Feb 6, 2015

Review: Alien (1979)

There's no doubt in my mind that Alien is THE movie that inspired me to watch horror movies. For a few years I refused to watch any horror movies at all because of a preconceived notation that they're all the same. I was a snob and the worst kind. I was also a baby if I'm truly honest with myself. While it's true that most horror movies are unoriginal and follow a pretty similar formula, there are gems sprinkled here and there that shouldn't be missed. I ended up watching Alien on a whim and I haven't looked back since.

Once I saw Alien for the first time, I had this huge hunger to devour as many horror movies as I could. I wanted to be scared and thrilled all over again. I had missed a lot of horror films over the years, so there was a pretty healthy supply out there for me and there still is. None have been able to match the experience I got out of Alien and sadly, I doubt one ever will.


Genre: horror, sci-fi
Directed by: Ridley Scott
Produced by: Gordon Carroll, David Giler, Walter Hill, etc.
Written by: Dan O'Bannon
Music by: Jerry Goldsmith
Running time: 117 minutes
Production company: Brandywine Productions, Twentieth Century-Fox Productions
Distributed by: Twentieth Century Fox Film Corporation, 20th Century Fox, Columbia-Fox, etc.
Country: United Kingdom, United States
Language: English
Budget: $11,000,000
Box office: $104,931,801 (Worldwide)

IMDb entry
Rotten Tomatoes entry

Starring: Tom Skerritt, Sigourney Weaver, Veronica Cartwright, Harry Dean Stanton, John Hurt, Ian Holm, Yaphet Kotto, Bolaji Badejo, Helen Horton, Eddie Powell



The Nostromo, a commercial cargo ship, is on its way back to Earth with its seven crew members in stasis. The ship receives what appears to be an SOS transmission which forces it to re-route and wake up the crew to go investigate. On the planet where the signal is coming from, crew members discover a ship belonging to an unknown species, but no signs of life. That changes quickly once they stumble upon a huge room full of eggs.


What makes Alien such a special film is its patience. In this way, it resembles Steven Spielberg's early classic Jaws by never revealing its monster until quite a bit later on. Ridley Scott employs the same sort of trick and boy does it ever work well. We get bits and pieces here and there, but we never truly see the alien, or Xenomorph if you will, in full until the film is almost over. It's a technique I've always enjoyed in horror films and Alien is one of the best at utilizing it to its full potential.

The film opens to the quiet and eerie score of Jerry Goldsmith as we're shown the inside of the Nostromo. It's an ugly ship, utilitarian and it successfully scrubs away the glamour and cleanliness that was normally accompanied with space in film. Star Wars did this a little bit in 1977, but Alien goes even further. Space is dark, empty, it's cold and despite the Nostromo's great size, you never feel anything else but confined and claustrophobic inside of it.

Everything that has to do with design in Alien is absolutely world class. Swiss artist H. R. Giger had a major hand in this, designing things like some of the sets as well as the alien lifeforms that we meet. He brings a very unique kind of look that is beautiful, disgusting and terrifying all at the same time. The interior design of the Nostromo is also really unique and plays a big part in making Alien as scary as it is.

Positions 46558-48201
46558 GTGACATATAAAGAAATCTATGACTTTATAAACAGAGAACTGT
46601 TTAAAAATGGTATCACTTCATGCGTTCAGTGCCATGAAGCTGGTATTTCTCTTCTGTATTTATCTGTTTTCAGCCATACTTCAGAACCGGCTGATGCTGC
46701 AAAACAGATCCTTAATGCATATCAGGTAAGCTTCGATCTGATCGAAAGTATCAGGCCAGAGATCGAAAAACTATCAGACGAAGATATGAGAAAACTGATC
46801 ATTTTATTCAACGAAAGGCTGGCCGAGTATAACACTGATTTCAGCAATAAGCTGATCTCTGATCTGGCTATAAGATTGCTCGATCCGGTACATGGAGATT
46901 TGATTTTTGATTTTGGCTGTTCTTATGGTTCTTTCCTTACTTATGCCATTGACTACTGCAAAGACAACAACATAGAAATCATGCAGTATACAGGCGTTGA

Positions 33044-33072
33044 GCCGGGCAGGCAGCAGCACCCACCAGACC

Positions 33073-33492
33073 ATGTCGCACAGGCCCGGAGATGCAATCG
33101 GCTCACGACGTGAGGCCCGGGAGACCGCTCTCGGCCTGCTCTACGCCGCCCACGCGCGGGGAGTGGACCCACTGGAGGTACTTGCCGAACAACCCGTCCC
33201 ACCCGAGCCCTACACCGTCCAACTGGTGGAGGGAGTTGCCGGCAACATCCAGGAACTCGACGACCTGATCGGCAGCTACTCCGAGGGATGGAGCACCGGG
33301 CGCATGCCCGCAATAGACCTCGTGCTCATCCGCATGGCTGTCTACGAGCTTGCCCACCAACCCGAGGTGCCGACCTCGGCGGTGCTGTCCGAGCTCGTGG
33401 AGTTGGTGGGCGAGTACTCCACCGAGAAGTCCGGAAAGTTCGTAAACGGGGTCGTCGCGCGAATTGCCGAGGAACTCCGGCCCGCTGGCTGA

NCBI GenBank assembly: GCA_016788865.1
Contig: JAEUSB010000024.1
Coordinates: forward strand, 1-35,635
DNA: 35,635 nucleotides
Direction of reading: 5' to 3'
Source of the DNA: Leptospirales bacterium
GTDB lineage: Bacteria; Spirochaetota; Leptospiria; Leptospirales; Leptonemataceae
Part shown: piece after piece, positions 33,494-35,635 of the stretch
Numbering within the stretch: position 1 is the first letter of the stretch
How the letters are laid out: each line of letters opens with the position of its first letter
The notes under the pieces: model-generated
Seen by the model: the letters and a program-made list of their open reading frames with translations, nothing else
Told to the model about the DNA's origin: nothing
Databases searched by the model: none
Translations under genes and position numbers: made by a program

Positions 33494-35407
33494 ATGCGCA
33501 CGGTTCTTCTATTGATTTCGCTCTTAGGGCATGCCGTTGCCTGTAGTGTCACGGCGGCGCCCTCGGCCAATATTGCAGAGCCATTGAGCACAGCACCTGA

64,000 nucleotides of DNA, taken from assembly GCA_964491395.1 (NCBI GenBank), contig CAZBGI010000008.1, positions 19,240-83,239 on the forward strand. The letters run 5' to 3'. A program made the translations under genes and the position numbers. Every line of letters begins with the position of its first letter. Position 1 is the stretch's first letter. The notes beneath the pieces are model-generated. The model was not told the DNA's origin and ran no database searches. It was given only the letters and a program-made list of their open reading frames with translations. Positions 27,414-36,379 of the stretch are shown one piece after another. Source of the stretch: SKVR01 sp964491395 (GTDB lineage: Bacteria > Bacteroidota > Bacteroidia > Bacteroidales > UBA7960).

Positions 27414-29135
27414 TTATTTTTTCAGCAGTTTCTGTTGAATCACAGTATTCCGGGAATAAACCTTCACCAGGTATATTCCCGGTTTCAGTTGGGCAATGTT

Now when it comes to horror, Alien is exactly how I like it. Its slow pace at the beginning makes what comes later on memorably scary and taut enough to make you jump out of your seat multiple times. This was my third time watching Alien and it's still extremely effective even though I knew what was coming up. There's a certain amount of psychological horror as well in Alien since Ridley Scott makes an effort at diving into his characters' minds while they're terrified. When they're scared, the viewer is too and that doesn't always happen in horror movies as much as it should.

It's extremely easy to sympathize for the characters in Alien, partly because of just how human they seem. They're regular people doing their jobs. Do you blame Parker (Yaphet Kotto) for wanting to discuss bonuses and for refusing to go down to investigate the SOS since it's not part of his job? I certainly can. In a movie taking place in the future with strange lifeforms and strange worlds, Alien still features a bunch of humans we can all connect with.

Sigourney Weaver as Ellen Ripley is the big deal here obviously, having won the role as a complete unknown. She has this vulnerable kind of courageousness that also just seems very natural. Adrenaline seems to keep her going when things really go bad and Weaver knocks these scenes out of the park. Sci-fi fans owe a lot to Sigourney Weaver who made it cool to have tough female characters in science fiction films. 

Alien could've been a simple horror B-movie worth nothing more than a passing glance. With all the right people assembled at the right time, it has become so much more than that. Alien is an important part of cinematic history and one of my all-time favourite horror films as it is for many others I'm sure. Its scares work extremely well and a lot of that is owed to its rich designs as well as its dark and depressing atmosphere. I wish all horror movies could be more like Alien.



Related Reviews:


Aliens (1986) 
Alien³ [Alien 3] (1992) 
Alien: Resurrection (1997)

AVP: Alien vs. Predator (2004) 
AVPR: Aliens vs Predator - Requiem (2007) 

Prometheus (2012)

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